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Document Max. Freq Min. Freq
Rebellion Record: a Diary of American Events: Documents and Narratives, Volume 6. (ed. Frank Moore) 83 3 Browse Search
Frederick H. Dyer, Compendium of the War of the Rebellion: Regimental Histories 55 1 Browse Search
Wiley Britton, Memoirs of the Rebellion on the Border 1863. 38 0 Browse Search
Comte de Paris, History of the Civil War in America. Vol. 2. (ed. Henry Coppee , LL.D.) 32 0 Browse Search
Col. John M. Harrell, Confederate Military History, a library of Confederate States Military History: Volume 10.2, Arkansas (ed. Clement Anselm Evans) 30 0 Browse Search
Col. John C. Moore, Confederate Military History, a library of Confederate States Military History: Volume 9.2, Missouri (ed. Clement Anselm Evans) 18 0 Browse Search
Edward Alfred Pollard, The lost cause; a new Southern history of the War of the Confederates ... Drawn from official sources and approved by the most distinguished Confederate leaders. 9 1 Browse Search
Benson J. Lossing, Pictorial Field Book of the Civil War. Volume 2. 8 0 Browse Search
Horace Greeley, The American Conflict: A History of the Great Rebellion in the United States of America, 1860-65: its Causes, Incidents, and Results: Intended to exhibit especially its moral and political phases with the drift and progress of American opinion respecting human slavery from 1776 to the close of the War for the Union. Volume II. 8 0 Browse Search
Robert Underwood Johnson, Clarence Clough Buell, Battles and Leaders of the Civil War. Volume 3. 6 0 Browse Search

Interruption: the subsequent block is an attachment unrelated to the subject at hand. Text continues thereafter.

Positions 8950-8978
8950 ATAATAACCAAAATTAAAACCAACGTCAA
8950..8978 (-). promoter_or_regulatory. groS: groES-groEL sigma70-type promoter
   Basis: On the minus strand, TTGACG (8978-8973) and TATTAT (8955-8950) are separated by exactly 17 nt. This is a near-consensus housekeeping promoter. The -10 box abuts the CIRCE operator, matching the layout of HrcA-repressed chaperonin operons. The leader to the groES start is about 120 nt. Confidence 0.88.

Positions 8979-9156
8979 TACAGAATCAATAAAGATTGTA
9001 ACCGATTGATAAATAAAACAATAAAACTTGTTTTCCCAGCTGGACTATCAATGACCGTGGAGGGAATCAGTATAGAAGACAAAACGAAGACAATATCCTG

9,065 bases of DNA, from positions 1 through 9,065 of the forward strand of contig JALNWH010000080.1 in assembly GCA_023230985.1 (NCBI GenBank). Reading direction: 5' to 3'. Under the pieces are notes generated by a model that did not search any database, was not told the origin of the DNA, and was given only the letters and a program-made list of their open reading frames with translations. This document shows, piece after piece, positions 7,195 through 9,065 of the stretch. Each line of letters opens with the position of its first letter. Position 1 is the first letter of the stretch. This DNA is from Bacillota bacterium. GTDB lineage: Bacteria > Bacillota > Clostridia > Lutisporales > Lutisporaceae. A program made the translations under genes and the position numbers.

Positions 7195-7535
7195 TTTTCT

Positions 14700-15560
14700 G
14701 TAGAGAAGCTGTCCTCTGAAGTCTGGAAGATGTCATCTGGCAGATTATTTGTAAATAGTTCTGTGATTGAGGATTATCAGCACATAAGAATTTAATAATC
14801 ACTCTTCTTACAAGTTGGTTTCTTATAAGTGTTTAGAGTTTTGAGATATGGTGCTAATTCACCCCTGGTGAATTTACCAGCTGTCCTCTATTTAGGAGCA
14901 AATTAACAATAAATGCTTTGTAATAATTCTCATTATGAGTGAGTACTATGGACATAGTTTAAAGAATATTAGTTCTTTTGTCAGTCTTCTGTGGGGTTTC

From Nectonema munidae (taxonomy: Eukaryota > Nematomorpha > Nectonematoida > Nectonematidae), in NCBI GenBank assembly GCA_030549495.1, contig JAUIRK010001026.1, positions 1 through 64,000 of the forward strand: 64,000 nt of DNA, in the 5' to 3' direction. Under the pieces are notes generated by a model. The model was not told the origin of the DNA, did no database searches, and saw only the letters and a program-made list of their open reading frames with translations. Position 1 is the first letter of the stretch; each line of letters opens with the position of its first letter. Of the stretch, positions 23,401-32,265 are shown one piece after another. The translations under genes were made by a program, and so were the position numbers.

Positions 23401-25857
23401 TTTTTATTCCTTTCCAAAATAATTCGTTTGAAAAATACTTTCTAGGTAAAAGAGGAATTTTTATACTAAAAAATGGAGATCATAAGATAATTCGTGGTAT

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Browsing named entities in Comte de Paris, History of the Civil War in America. Vol. 2. (ed. Henry Coppee , LL.D.). You can also browse the collection for Boonsborough (Arkansas, United States) or search for Boonsborough (Arkansas, United States) in all documents.

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Comte de Paris, History of the Civil War in America. Vol. 2. (ed. Henry Coppee , LL.D.), Book IV:—Kentucky (search)
onville, Maysville and the western frontier, Cane Hill, Van Buren, Ozark and Huntsville. The thirdins which crosses the road from Van Buren to Cane Hill. Hindman had divided his forces; Rains, wer and the Arkansas through Fayetteville and Cane Hill. On the 26th of November he learned that thoffensive. General Marmaduke had arrived at Cane Hill with seven or eight thousand men; Hindman waem to obtain supplies in the neighborhood of Cane Hill, one of the richest wheat districts in all Arkansas. Blunt started for Cane Hill with five thousand men, half of whom were mounted, and thirream called Cove Creek, where the roads from Cane Hill and Fayetteville to Van Buren unite to entered, and advanced halfway in the direction of Cane Hill. He could thus march upon either of these t leave after a certain distance and take the Cane Hill road on the right. He was fully convinced t a field battery in a strong position on the Cane Hill road, at the culminating point of the pass o[6 more...]